as close a guess as any one said this after-
noon that the finance committee would
adopt Mr. Plumb's amendment or compro-
mise, so as to get tho bill through the sen-
ate. There is no likelihood that it will pass
the house, but tho republican senators see
an imperative necessity for the passing of
the bili by the senate at this session.
DEMOCRATIC leaders depressed,
owing to tiie apatiiv concerning the
Washington, December 8.—The Evening
Star has the following: There is a feeling of
great anxiety and depression among the
leaders of the democratic party in the I
house on account of the course being fol-
lowed by democratic senators in tho tariff
matter. They are almost disheartened by
it. The democrats of the ways and means
committee put their souls into the fight in
the liouse and feel that the battle is still on
and must be kept up to theiast. They think
that the senate bill should bo fought with
the greatest persistence and vigor, so that
every defect in it may be exposed, and feel
that any other course toward it would be
equivalent almost to a confession of judg-
m ii'. They are surprised at the passive
way in which the democratic senators ap-
pear to bo conducting themselves. Nearly
all the liard work in getting up the facts
and figures has already been done by the
■ways and means committee, and the senators
have but to possess themselves of the
information now easy of access. Yet it 13
complained that they have shown no dispo-
sition to do So, and none of them has under-
token a vigorous championship of the par-
ty cause. All that tho democrats of the
house want is that the defects they think
tHey see in the senate bill should bo dragged
out, into daylight and vigorously attacked
And denounced. They do not care whether
the bill passes the senate or not, and they
don't want to have to take it up with (he
house at all this session. They desire that
the democratic Benr.tors shall make every
fcoiat possible against the measure, and
when it reaches the house that, it will be al-
lowed to lie in committee. They say, how-
ever, that they can not afford to let,
tho biil go without criticism, as it
has practically so far, and that if tho
senators fail to do their duty, the ways and
means committee will bo obliged to take it
up. After all tho work they have done tho
prospect of having to go ail over it again
has a horror for them, but if some of the
senators don't take up tho case, they feel
tlicy will have to do so. One of the mem-
bers of the committee said to-day that ho
(Ylt when he thought of it that death would
bo welcome os relief from the task, but it
their folks in tlio senate did not take up the
fight, his colleaguesand himself would have
to when it cause to tho house. This was
spoken with genuine feeling.
concerning the composition of the next
Washington, December 8.—[Special]—
Tho feverish anxiety of politicians about
tho capitol concerning the composition of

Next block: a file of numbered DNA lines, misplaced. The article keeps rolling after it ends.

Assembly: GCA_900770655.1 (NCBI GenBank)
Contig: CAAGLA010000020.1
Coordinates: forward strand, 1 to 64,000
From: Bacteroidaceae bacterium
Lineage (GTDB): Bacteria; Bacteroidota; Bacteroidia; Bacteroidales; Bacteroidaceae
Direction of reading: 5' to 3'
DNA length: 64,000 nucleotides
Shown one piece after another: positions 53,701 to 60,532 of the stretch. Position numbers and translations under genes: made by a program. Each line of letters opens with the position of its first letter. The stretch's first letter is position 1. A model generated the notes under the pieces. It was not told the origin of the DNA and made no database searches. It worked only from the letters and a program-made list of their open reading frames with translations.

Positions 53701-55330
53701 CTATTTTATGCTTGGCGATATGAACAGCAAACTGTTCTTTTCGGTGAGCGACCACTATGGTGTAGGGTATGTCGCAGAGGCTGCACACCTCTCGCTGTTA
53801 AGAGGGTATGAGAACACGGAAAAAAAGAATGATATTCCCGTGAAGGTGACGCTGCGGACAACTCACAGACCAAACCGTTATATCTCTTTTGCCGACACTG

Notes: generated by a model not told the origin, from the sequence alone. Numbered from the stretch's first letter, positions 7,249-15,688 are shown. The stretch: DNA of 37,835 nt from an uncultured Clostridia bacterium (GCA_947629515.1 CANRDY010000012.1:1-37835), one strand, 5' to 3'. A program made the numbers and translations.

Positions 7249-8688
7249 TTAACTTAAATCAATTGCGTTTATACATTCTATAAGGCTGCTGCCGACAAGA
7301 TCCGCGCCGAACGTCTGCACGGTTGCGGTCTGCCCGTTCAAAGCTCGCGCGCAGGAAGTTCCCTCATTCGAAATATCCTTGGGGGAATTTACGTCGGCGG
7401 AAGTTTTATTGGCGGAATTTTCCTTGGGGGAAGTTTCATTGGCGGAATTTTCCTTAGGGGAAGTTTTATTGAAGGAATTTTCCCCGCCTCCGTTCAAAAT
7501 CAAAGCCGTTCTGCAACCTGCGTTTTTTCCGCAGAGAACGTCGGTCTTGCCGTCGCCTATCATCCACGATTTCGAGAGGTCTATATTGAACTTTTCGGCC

the house in tho next congress was illus-
trated yesterday in a marked manner. Dur-
ing the afternoon the report spread like
wildfire that Governor Ilili had issued a
certificate of election to Mr. Bacon, demo-
cratic candidate in the Fifteenth New York
district. Tho basis of the report is said to
be a telegram received from New York to
that cfTeet. Apparently no effort was made
to verify the report, but it was accepted on
both sides as true, and speculation became
almost a roar. The republicans, chagrined
and indignant, said that the attempt to
overcome their majority had been given up
in tho south, as that would make it too un-
popular, and the leaders were now depend-
ing upon the executives and the courts of
northern states to carry out their plans.
The democrats accepted apparently as a
matter of course this reported addition to
the ranks of their members-elect, and
claimed that it would result in giving them
a majority of one in the next house. The
fact that Mr. Bacon had gone to New York
operated to prevent close inquiry into tho
truth of the reportat the time. This morn-
ing it occurred to some one, after the publi-
cation of the facts, that a certificate had
been issued to Mr. Stivers, republican can-
didate, to investigate tho origin of yester-
day's rumor. It was finally traced, it was
said, to the facetious assistant doorkeeper
of the house from New York, who started it
by saying that "New York had saved her
GENERAL WASHINGTON NEWS.
Washington, December 8.—The presi-
dent has granted pardons in the following
cases: Richard Brannon, convicted in Texas
of mail robbery and sentenced January,
1885, to imprisonment for life; Noah West-
moreland, convicted in Arkansas of assault
with intent to kill, and sentence suspended;
F. C. Boyer, convicted in Utah of unlawful
cohabitation. Application for restoration
to citizenship is granted in tho case of
Joseph H. Giblar of Illinois, convicted of
desertion from the army.
mills broken down.
New York, December 8.—A Washington
special to the Post says: The friends of Mr.
Mills are apprehensive about his health.
He returned here showing a few signs of
the tremendous strain which has been upon
him constantly for more than a year. Ho
had hardly reached Washington when it
was discovered that he was really very fee-
ble, and it is not certain that he will not, be
compelled to leave his seat and seek recu-
peration in tho south.
no other special message.
Tho report that the president intends to
surprise congress and the country with a